One of the key proponents, with Æthelwold and Oswald, of the late tenth-century Benedictine reform movement in England. Born into a well-connected West Saxon family, Dunstan soon rose to prominence at the royal court with the assistance of relatives in the ecclesiastical hierarchy. His early political career was a chequered one, dogged by court intrigue: he served as counsellor to successive Anglo-Saxon kings (Athelstan, Edmund, Eadred), and was at one point in charge of part of the treasury, but as a result of rivalries and resentments he fell out of favour several times. He was appointed Abbot of Glastonbury in the 940s, and it was during this period that he, and his pupil Æthelwold, studied the Rule of St Benedict and the w…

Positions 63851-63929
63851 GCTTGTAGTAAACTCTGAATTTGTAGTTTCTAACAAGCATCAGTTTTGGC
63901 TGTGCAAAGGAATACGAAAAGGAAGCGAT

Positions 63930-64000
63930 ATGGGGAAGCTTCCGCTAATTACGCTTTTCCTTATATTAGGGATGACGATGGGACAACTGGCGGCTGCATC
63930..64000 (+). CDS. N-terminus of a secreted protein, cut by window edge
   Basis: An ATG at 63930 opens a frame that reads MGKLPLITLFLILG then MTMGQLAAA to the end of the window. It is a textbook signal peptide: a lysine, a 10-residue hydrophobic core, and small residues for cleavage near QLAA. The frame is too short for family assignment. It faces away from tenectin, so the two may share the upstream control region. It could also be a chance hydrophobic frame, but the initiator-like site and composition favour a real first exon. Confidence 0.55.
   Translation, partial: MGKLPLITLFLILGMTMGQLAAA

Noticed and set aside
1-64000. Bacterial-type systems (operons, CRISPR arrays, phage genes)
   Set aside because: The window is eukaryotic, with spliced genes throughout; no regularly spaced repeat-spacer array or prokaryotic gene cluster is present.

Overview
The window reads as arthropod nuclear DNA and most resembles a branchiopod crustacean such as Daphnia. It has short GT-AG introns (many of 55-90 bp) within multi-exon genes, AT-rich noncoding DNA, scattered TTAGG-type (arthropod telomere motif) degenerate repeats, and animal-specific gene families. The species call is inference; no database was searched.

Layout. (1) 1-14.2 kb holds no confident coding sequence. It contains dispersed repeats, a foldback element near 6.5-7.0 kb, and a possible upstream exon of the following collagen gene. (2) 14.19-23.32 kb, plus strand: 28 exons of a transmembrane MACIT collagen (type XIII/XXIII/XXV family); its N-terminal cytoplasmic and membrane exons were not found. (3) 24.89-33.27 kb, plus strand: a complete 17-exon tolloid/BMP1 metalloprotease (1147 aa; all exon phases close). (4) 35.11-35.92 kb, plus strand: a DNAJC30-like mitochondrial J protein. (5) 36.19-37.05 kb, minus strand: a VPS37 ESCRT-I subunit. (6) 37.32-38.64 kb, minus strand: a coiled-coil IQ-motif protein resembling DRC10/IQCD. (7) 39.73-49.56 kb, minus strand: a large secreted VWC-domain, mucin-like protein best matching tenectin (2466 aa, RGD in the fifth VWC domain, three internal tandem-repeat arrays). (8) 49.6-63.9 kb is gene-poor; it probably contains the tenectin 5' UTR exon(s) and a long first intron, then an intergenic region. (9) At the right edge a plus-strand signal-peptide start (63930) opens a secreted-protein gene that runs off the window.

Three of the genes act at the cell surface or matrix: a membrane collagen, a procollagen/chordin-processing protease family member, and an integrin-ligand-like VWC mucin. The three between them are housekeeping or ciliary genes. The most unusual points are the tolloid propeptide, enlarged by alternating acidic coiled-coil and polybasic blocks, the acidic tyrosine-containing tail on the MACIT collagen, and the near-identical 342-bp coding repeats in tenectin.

Brookes, Stewart. "Saint Dunstan". The Literary Encyclopedia. First published 20 November 2002; last revised 30 November -1.
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